What started as a way to engage students during the pandemic has become a post-pandemic staple for UMN artists.
The Whole Music Club welcomed performers of all skills and talents to a crowded and welcoming student audience.
Since Whole’s Open Mic Night began on Zoom during the pandemic, the motivation behind the event has grown from simply engaging University of Minnesota students to being an outlet for first-time artists to get a taste of what it’s like to happen.
For some performers, this taste is intoxicating; Nolan Litschewski, the planner for the open mic night, said some students return monthly to perform for their peers.
In the basement of Coffman Union is the Whole Music Club: a space that brings the university community together through music. Worn chalkboard walls and columns covered in old flyers make the place feel more like a newly renovated creative space than a concert hall.
Q Ho brought his handmade effects box setup to the event and was the only artist to unplug the microphone and wow the crowd with just a guitar. They came out of their borders. “If I can handle playing in front of a crowd, I should be able to handle anything,” Ho said.
Recent graduate Jame Moua wowed the crowd with their use of a looper pedal to tune in to themselves. It was one of Moua’s New Year’s resolutions to attend at least one open mic night a week. Another resolution? Networking with artists. Moua came to The Whole to “try to connect with other people”.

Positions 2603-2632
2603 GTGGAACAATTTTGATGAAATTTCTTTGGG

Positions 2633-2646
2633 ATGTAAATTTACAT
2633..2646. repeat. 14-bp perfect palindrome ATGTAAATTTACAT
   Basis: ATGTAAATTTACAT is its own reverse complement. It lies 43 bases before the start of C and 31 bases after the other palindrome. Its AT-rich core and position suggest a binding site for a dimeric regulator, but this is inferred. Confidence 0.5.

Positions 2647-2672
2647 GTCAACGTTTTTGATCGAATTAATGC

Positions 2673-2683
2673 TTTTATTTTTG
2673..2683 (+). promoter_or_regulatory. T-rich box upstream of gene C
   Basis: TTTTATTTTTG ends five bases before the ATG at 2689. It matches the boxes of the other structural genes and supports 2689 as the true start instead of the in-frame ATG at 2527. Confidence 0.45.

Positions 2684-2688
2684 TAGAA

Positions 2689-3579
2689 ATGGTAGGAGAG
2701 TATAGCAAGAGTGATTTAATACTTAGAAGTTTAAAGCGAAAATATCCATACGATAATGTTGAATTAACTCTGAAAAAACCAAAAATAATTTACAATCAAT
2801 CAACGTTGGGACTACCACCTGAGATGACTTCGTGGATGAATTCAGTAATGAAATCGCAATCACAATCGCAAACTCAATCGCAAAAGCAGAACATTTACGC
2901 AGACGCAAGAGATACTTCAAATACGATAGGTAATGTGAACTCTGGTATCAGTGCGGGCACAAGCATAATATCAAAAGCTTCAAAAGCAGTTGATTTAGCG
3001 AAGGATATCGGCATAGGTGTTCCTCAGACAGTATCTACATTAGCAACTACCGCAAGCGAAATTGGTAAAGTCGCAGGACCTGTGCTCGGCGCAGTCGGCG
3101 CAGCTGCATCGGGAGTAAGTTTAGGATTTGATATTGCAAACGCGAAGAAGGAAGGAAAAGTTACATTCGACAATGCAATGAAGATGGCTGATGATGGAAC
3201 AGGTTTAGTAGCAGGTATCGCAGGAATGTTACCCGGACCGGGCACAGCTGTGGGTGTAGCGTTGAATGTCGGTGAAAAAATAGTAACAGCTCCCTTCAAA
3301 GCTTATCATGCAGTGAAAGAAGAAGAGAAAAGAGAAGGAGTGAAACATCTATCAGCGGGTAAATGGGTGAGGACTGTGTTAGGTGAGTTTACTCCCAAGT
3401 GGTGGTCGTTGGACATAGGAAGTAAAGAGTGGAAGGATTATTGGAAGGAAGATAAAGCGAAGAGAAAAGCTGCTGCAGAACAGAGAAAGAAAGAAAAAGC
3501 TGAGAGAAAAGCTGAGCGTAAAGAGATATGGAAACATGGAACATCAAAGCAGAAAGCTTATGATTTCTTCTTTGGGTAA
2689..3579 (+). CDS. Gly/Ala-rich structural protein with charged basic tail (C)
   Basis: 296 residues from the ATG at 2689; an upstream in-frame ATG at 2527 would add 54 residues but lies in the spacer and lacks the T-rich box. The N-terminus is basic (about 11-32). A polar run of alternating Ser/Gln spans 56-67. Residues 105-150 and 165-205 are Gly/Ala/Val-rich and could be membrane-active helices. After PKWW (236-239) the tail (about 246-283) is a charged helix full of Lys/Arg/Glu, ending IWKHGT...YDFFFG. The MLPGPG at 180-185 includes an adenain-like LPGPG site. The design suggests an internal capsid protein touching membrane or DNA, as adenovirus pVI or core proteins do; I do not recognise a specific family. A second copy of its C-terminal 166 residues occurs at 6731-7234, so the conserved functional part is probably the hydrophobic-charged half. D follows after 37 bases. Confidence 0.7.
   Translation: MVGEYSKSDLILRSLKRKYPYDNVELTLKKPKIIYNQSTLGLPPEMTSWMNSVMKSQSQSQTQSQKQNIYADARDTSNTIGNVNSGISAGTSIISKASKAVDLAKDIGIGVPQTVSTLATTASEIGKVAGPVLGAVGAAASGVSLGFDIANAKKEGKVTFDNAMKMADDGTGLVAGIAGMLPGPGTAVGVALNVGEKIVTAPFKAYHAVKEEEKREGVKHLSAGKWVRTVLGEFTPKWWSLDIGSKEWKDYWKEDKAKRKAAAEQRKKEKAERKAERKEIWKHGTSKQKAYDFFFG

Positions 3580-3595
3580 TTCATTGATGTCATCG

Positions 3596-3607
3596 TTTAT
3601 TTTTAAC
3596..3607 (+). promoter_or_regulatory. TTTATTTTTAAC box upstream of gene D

Anirudh Ganesh was looking for stand-up opportunities, and after their friend signed up to sing, they added themselves to the roster a day before the event. Ganesh then, quite impressively, wrote a comprehensive campus security dossier the night before that came full circle on a bit of a spoon-point mugging.
After the event is over, the artists will meet, exchange information and discuss each other’s performances. Litschewski described it as a writer’s tour.
“Everyone just talks about the things they liked about each other,” Litschewski said. “[The performers] definitely, at this point, recognize yourself.
Part of the draw of the open mic night is these connections between the artists. As open mic night gets busier, people make more connections; which will ultimately benefit them in their musical endeavours. Litschewski added that local recording studios have already verified the event.
Just sitting in the crowd there is a sense of connection with the performers.
“Everyone is seated at a table and it’s a very intimate setting,” Litschewski said. This intimacy creates interactions between the audience and the performer. In the most unusual act of the night, a stand-up comedian pretended to laugh at the fall of a made-up joke in order to prove to their mother that the open-mic night had gone well.
What keeps artists coming back is the welcoming atmosphere. When the performers finish their set, walking through the crowd back to their seats is a victory lap of compliments from those you’re trying to get around. Even if you’re a new performer, “you’ll never feel like their performance is different from people who’ve done it every time,” Litschewski said.
“Open mic night is a lot of other students trying to find their way in the world,” Moua said. This student-to-student connection is what makes Whole Music Club Open Mic Night a uniquely supportive setting for performers and an engaging experience for audiences.
As for the event’s future, Litschewski said, “I want to see some juggling.”
Open mic night is a free event returning April 19 with doors at 7 p.m. and a 7:30 p.m. show, which is also streaming on the Whole Music Club YouTube channel.